I usually love multiple viewpoints in a book because they offer us different perspective and view on plot, but in this case they only added to the general confusion. The descriptions jump from one character to the other randomly and sometimes just after one page or even paragraph of text. I think that it is better if writers stick to rule one chapter per character and to use multiple POVs in one chapter only when there is a culmination of plot.

If we disregard the POV confusion problems, I must admit that there is a good character development for all main and even some side-characters in a story. The only front where this failed is romance/love. There was a lot of sex happening, but I could not feel the love, affection or sometimes even motivation for it between characters, even where it should be. But I'm a girl, so maybe male readers won't even notice this.

'The Emperor's Knife' is an interesting start to a series and Mazarkis Williams is definitely a new promising fantasy writer. I only hope that point of view jumps will not be so sudden and quick in [b:Knife Sworn|13595011|Knife Sworn (Tower and Knife Trilogy, #2)|Mazarkis Williams|http://photo.goodreads.com/books/1342535256s/13595011.jpg|19183544], next book in a trilogy. This book is next on my to-be-read list so I will find out soon enough. :)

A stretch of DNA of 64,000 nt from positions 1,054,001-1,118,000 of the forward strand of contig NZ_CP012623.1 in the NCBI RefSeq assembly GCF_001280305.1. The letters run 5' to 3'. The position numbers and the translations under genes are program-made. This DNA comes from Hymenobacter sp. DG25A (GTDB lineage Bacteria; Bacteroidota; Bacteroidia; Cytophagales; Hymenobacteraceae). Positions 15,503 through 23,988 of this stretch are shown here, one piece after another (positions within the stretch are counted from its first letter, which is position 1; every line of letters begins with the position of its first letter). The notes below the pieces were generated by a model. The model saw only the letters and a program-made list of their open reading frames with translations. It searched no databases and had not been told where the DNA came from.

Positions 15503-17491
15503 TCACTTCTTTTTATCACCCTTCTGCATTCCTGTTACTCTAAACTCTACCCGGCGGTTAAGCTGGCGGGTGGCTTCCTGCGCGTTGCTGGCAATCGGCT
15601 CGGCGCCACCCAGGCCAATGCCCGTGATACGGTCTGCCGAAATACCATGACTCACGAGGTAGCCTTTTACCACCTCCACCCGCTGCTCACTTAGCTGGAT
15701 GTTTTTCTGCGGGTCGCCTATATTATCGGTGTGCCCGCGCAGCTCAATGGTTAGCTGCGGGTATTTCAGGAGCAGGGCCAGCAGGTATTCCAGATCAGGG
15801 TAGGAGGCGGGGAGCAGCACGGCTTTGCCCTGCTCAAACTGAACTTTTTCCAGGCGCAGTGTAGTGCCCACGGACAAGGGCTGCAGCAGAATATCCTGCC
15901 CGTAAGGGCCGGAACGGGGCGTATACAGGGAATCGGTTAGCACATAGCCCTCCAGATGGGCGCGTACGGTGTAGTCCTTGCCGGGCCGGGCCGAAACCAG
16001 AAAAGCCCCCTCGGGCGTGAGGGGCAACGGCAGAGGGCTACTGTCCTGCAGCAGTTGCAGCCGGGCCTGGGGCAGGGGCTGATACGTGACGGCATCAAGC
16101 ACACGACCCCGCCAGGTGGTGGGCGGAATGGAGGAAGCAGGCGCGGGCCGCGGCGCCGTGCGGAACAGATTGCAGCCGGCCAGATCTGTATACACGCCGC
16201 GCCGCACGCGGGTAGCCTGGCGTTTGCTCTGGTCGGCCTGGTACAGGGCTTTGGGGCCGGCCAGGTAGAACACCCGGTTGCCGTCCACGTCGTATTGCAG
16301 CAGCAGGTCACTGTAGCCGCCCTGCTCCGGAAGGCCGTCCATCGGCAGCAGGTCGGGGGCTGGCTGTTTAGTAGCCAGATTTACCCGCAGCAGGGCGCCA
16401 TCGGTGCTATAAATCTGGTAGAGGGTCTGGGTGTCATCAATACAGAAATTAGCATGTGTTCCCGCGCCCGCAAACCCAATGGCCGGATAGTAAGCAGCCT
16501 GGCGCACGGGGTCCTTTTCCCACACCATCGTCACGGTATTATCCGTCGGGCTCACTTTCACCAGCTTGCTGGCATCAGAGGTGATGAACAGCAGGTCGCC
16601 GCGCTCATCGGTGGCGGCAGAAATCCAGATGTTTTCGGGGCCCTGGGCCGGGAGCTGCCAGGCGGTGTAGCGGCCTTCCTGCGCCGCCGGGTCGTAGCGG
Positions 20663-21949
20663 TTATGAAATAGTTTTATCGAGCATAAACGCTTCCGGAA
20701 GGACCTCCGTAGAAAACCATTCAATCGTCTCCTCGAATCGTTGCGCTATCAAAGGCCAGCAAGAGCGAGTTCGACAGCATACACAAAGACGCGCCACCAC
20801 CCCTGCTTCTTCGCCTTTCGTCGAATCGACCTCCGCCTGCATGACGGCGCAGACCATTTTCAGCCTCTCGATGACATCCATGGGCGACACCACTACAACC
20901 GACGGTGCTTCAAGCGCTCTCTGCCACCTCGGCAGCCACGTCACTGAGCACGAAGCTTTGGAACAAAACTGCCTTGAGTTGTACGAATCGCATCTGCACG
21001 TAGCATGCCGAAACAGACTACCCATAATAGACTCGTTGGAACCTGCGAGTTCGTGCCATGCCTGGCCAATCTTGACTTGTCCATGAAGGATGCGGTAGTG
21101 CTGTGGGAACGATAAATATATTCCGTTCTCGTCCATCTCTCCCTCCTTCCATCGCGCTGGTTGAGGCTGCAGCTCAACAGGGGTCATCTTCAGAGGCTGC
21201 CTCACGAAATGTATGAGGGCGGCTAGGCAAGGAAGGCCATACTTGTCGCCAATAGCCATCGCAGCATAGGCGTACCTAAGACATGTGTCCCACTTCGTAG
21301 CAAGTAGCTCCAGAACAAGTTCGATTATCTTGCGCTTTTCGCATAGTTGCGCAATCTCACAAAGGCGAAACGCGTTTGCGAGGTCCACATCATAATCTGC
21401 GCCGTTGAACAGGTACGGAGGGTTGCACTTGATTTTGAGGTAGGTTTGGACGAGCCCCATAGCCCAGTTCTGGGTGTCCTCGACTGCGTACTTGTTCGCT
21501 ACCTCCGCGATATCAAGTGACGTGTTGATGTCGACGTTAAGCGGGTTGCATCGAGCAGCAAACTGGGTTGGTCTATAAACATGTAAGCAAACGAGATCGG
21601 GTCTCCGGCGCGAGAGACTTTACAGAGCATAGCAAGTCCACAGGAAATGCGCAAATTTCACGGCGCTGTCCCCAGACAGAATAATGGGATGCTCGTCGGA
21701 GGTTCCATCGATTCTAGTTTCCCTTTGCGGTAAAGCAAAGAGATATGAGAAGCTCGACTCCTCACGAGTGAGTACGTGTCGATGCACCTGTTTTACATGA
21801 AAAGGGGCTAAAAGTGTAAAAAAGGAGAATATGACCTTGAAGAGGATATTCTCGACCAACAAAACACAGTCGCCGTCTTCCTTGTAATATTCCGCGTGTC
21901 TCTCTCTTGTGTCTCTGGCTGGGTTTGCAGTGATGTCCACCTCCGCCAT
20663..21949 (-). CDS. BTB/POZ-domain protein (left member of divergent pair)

This text is also posted on Amazon and my blog. ( )
  bookwormdreams | Apr 10, 2013 |
Actual rating: 3,5 stars

I'm all for shaking up the usual Fantasy setting and Williams has done a wonderful job accomplishing just this. We enter a Middle Eastern scenery with the matching silk robes and exotic weather and buildings, while being introduced to the rather harsh culture of the Cerani Empire. (They ride camels! I was so used to reading about characters riding horses it didn't sink in at first. Off course they're riding camels in the desert, that's kind of logical, but it was still a nice "ha!" moment for me.)

Political intrigue is a central theme in "The Emperor's Knife", but interweaved is the imaginative plot of a disease threatening to overwhelm the people of the Cerani Empire. And it's not just any disease, but a blue/red Pattern of circles, crescent moons, triangles, diamonds, ... that slowly spreads over the body and when complete, kills you or makes you a puppet doing the bidding of the Pattern Master. Big thumbs up for this original idea, the mystery about the Pattern and it's Master got me hooked right away.